A dessert is to the soul what food is to the stomach. Most of us wrap up a dinner with a dessert. Be it a chocolate, cake, ice cream or some fruit salad, a meal is incomplete without something sweet to nibble on in the end. What follows after that is guilt. The extra calories and fat would add inches to your waist.
Do desserts have to be loaded with calories? Can we not cook up recipes low in fat and carbohydrates? Is there way to have our cake and eat it too? The good news is: yes, there is. By swapping high calorie and fatty ingredients with their healthy alternatives, we cannot only bake delicious cakes for the family but also send cakes by post to friends and surprise them.
Typically, the main ingredients required in baking are:
Traditionally white flour is used in baking. Since this flour is refined, it is stripped of its fibre content, making it calorie dense and unfriendly to the gut. With some proportion modifications, you can use whole wheat flour instead, and still whip up yummy cakes.
If you feel you are eating way too many wheat based foods, you can try a variety of other flours too. Almond flour, coconut flour and soy flour are excellent gluten free flours and can be effectively used in baking. Of course, the baking rules and methods are different when working with these flours.
Butter is the star ingredient to any baking recipe and imparts a creamy texture to the cake. But it does play the villain’s part too, by contributing too many saturated fats. Saturated fats are known to block blood vessels and increase LDL cholesterol, which is bad for the heart. So what could we replace butter with, so that the cake becomes healthy and retains the creaminess too? Fortunately, we do have alternatives that suit our purpose.
Fruits based alternatives: Applesauce, bananas, pumpkin puree and prune puree can be used instead of butter. The proportion of sugar has to be adjusted because of the sweetness of the fruits, which will replace butter. This swap has dual benefits. It cuts down fat content and increases the nutritional value of the cake by adding a host of vitamins, minerals and fibre.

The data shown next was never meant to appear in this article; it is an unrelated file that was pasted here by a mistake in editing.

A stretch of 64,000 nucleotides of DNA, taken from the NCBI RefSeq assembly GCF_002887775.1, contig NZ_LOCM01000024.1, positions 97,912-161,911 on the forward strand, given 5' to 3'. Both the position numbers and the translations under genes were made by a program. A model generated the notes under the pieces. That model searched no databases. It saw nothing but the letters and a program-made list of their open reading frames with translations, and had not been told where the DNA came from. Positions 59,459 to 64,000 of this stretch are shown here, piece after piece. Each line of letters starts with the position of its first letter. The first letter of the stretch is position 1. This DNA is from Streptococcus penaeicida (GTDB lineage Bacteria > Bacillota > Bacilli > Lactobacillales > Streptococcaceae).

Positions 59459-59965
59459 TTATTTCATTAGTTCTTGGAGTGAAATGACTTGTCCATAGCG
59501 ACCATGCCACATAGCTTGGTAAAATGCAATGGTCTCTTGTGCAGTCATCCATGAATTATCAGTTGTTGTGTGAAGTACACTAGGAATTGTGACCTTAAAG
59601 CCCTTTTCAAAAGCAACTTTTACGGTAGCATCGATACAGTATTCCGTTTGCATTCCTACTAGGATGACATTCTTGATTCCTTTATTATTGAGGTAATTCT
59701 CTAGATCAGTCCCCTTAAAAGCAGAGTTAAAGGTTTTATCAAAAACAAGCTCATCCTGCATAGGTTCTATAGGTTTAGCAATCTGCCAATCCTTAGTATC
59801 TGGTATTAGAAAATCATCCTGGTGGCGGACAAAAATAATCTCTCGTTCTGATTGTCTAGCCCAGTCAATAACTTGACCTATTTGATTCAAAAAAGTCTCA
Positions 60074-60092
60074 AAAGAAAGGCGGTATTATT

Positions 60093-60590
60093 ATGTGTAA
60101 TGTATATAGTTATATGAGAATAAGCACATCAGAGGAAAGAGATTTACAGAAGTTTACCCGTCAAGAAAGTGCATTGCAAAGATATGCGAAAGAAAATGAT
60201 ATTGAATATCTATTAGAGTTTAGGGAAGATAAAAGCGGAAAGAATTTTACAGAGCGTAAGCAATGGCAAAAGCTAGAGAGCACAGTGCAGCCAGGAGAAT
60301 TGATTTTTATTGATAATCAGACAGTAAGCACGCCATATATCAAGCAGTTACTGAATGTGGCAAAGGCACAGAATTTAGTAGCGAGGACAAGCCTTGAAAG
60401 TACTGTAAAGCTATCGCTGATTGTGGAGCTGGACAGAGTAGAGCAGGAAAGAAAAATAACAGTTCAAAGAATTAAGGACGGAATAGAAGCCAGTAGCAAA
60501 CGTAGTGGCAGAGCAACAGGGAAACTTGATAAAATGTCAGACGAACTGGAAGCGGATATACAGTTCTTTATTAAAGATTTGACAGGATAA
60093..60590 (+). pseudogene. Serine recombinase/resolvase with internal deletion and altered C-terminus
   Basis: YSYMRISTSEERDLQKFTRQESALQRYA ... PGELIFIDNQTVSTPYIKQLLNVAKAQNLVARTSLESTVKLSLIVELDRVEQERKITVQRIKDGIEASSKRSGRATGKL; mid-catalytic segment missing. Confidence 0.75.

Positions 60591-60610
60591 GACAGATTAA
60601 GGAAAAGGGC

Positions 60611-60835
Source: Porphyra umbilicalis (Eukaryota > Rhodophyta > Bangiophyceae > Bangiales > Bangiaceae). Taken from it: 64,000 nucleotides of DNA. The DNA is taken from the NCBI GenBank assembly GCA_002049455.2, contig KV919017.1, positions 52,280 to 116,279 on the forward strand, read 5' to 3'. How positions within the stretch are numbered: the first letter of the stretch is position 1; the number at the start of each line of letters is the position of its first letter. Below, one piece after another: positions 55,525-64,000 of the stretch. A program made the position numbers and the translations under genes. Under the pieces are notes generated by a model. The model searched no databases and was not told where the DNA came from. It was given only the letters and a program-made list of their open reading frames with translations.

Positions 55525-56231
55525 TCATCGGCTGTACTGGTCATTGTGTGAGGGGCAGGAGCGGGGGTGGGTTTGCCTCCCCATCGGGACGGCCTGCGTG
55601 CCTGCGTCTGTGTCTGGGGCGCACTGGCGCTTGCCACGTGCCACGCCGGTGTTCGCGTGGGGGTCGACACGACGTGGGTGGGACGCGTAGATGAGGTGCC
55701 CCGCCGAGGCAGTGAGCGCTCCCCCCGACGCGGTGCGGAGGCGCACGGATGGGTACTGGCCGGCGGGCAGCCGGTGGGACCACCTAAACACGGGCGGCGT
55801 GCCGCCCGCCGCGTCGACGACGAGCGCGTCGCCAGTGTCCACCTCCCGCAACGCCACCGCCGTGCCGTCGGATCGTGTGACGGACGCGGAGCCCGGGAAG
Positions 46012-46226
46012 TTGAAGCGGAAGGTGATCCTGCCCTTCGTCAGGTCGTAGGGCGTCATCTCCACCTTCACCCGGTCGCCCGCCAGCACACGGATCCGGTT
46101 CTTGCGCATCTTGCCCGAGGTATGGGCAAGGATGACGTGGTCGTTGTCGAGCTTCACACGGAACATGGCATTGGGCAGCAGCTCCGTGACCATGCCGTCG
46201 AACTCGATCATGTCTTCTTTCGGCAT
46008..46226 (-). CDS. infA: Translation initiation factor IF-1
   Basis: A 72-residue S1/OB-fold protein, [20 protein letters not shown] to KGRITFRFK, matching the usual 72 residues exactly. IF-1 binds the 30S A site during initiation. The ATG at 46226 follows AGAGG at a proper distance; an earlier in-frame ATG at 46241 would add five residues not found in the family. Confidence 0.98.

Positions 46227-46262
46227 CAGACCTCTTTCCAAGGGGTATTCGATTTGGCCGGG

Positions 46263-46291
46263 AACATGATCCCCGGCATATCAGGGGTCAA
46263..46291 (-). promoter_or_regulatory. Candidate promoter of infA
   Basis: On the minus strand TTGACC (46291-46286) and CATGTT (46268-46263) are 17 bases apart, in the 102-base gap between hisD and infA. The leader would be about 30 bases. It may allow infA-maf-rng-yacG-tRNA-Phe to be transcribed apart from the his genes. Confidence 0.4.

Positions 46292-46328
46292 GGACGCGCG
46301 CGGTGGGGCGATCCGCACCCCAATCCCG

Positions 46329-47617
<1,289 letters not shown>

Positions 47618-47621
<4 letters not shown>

Oils: Coconut oil, canola oil and olive oil are good substitutes. These oils are great sources of unsaturated fats which are heart healthy.
Yoghurt is good option to replace butter. A probiotic, it has bacteria, which is good for the gut and adds a velvety texture to the cake.
Often cited as a culprit by weight watchers, sugar is an integral part of our diet. While baking, it is sugar that makes the cake soft, moist and brown. We cannot do away with sugar completely, but can reduce the amount used, by adding other sweet tasting ingredients.
Honey, a natural sweetener is a great replacement for sugar. Cakes made with honey are moist and tend to brown faster.
Stevia, a plant based product, is another excellent substitute. It is naturally very sweet, has zero calories and no sugar or carbohydrates.
Other than these, we have maple syrup, corn syrup and agave nectar which can be instead of sugar.
Eggs are considered healthy and wholesome food and add great texture to cakes. But those who want to avoid eggs for religious reasons, the vegans or for the allergic ones; there is no need to dishearten. We have flaxseed meal, tofu, condensed milk, baking soda and a host of other options, which go into the cake batter as a replacement for eggs. There could be some compromise in texture and smoothness. The taste and flavour are exactly like the one ordered from cake delivery.
Baking is not as easy as cooking. One has to adjust the ratio of ingredients while making any changes in the original recipe.